ANARCHY OF THE MICE by Jeff Bond starts off strong–the kind of action-adventure readers may find hard to put down. Its concept is unique and fascinating: what if civilization’s present-day over reliance upon data was turned on its head by every single bit of it just permanently…disappearing? And we’re talking everything. All those lovely or worrisome numbers that appear on people’s bank statement screens. All government and societal records. There would be no more knowing or proving what belonged to whom. No more human resource files or jailhouse records. Everyone would get a fresh slate. On the other hand, concepts like officially enforced law and order would be rendered null and void.
In terms of plot, the various elements of the story initially unfold well. A hacktivist group called the Blind Mice have decided to hold a mirror up to this dysfunctional world, beginning by crippling a ‘Despicable Dozen’ corporations; i.e. the worst offenders such as American Dynamics who become subject to website crashes, factory slow-downs, document leakage, etc. Eventually dissatisfied by the public’s lack of response, the group progresses towards utility power grid interruptions and the murder of prominent figures. Meanwhile, divorced mom, private investigator, and fresh-faced idealist Molly McGill is invited by Quaid Rafferty, a handsome ex-governor, and Durwood Oak Jones, a private arms/small force contractor, to help infiltrate the Blind Mice.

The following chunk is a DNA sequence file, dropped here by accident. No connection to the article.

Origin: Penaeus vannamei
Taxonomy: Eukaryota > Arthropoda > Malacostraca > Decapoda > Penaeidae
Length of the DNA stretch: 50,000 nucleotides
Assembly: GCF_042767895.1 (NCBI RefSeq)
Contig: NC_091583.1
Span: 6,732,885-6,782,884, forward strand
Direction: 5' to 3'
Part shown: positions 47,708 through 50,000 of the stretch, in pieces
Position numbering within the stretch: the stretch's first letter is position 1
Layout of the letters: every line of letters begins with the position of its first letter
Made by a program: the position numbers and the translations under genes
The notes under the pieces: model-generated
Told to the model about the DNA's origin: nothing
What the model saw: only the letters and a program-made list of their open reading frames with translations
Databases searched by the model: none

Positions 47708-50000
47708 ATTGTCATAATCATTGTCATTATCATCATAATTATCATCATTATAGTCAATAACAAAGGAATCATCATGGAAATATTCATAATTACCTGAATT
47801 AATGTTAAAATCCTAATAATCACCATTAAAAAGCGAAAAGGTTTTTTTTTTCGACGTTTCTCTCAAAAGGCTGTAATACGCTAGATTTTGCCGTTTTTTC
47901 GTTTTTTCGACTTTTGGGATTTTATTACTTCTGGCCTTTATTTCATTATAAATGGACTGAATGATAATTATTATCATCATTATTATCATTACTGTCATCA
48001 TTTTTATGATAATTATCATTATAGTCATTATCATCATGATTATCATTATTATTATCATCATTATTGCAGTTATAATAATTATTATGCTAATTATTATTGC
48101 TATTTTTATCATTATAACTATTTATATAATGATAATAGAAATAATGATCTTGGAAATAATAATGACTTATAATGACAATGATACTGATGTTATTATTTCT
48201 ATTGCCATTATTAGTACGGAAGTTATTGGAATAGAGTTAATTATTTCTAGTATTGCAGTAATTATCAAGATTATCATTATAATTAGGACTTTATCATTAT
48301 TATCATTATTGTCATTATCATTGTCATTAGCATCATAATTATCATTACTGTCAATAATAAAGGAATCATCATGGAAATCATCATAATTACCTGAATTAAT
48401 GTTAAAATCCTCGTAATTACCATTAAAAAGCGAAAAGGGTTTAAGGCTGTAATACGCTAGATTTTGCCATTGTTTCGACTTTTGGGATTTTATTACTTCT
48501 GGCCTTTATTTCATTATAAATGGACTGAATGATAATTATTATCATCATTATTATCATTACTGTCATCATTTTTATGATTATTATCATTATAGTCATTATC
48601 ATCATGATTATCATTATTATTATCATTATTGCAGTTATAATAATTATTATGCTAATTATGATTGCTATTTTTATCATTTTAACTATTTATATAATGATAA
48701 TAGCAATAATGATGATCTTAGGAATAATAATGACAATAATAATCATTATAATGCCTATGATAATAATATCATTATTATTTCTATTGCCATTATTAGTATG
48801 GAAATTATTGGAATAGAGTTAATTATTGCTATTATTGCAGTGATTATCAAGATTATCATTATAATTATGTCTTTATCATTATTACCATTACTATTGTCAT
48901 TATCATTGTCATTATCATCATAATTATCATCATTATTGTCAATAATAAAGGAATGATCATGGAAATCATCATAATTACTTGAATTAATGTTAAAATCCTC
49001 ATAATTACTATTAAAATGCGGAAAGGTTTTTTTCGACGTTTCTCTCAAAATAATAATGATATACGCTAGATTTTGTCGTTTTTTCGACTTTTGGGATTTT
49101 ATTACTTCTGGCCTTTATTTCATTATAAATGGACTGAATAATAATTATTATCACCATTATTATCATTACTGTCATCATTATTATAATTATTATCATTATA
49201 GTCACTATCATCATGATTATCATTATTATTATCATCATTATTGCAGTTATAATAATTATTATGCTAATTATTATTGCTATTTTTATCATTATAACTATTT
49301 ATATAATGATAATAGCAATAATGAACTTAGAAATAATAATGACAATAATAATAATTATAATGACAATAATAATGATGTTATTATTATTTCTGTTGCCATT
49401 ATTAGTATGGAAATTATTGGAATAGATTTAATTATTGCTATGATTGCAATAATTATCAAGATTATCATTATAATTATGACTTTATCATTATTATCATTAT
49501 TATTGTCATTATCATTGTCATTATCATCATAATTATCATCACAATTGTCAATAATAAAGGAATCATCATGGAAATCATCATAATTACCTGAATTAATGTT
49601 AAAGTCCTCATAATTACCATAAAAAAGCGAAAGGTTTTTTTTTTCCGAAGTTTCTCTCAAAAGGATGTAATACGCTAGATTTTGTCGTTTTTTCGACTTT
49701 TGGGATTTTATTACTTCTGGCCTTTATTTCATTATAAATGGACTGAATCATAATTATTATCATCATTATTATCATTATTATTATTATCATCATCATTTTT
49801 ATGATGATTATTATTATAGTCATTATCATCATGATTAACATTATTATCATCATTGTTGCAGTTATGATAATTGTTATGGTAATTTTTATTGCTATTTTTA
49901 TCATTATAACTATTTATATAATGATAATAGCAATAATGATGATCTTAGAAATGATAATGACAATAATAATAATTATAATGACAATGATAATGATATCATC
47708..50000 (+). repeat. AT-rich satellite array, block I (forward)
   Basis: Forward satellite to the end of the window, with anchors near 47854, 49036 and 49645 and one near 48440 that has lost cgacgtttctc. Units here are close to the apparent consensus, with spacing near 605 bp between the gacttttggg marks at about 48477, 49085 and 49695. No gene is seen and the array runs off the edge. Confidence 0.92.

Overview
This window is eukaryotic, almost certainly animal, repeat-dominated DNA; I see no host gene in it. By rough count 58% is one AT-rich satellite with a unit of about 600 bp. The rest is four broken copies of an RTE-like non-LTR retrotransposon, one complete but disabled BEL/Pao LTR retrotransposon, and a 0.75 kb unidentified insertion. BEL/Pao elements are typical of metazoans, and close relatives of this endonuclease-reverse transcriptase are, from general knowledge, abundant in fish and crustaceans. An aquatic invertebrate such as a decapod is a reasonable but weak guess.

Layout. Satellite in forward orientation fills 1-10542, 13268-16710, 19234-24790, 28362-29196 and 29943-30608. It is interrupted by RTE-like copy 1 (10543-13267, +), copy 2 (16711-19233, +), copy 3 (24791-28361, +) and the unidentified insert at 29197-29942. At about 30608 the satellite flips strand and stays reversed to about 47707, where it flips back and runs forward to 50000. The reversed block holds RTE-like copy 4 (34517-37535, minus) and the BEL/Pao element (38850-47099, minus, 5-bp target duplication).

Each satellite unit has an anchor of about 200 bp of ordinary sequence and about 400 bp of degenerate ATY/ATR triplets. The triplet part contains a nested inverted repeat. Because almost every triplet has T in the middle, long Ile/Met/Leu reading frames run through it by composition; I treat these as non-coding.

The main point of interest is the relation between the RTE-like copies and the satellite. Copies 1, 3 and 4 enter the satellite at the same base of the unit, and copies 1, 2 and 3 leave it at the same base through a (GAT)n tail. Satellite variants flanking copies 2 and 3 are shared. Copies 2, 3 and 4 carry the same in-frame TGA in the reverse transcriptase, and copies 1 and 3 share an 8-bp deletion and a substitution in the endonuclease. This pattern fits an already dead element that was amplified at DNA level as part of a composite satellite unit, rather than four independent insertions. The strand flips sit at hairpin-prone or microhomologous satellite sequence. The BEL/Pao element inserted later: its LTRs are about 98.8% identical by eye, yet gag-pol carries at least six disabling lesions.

Throughout the early chapters of this 450+ page suspense thriller, keeping up with ever-escalating mayhem is manageable and even exhilarating at points. But here’s the rub. If an entire crash of all societal systems did indeed lead to a potential reign of anarchy, how characters who feel like genuinely real people would cope is likely to be uppermost on many readers’ minds. Therefore, if the goal is to hold audience attention, delving more deeply and effectively into the emotional inner and outer lives of each individual crucial to the story is paramount. And it is this element that the book does not accomplish as well. There’s plenty of corruption and a bit of romantic appeal. There’s even enjoyable witty banter along the way, in between double-dealings and explosions. But who these people intrinsically are who are featured in what turns out to be quite an extensive cast of characters remains somewhat of a mystery. By the book’s conclusion, most are still superficially engaging, at best.
Burly of plot and premise, yet not as well-built in terms of character development, ANARCHY OF THE MICE by Jeff Bond careens from one dynamic moment of society trying to make order from chaos to the next.
~C.S. Holmes for IndieReader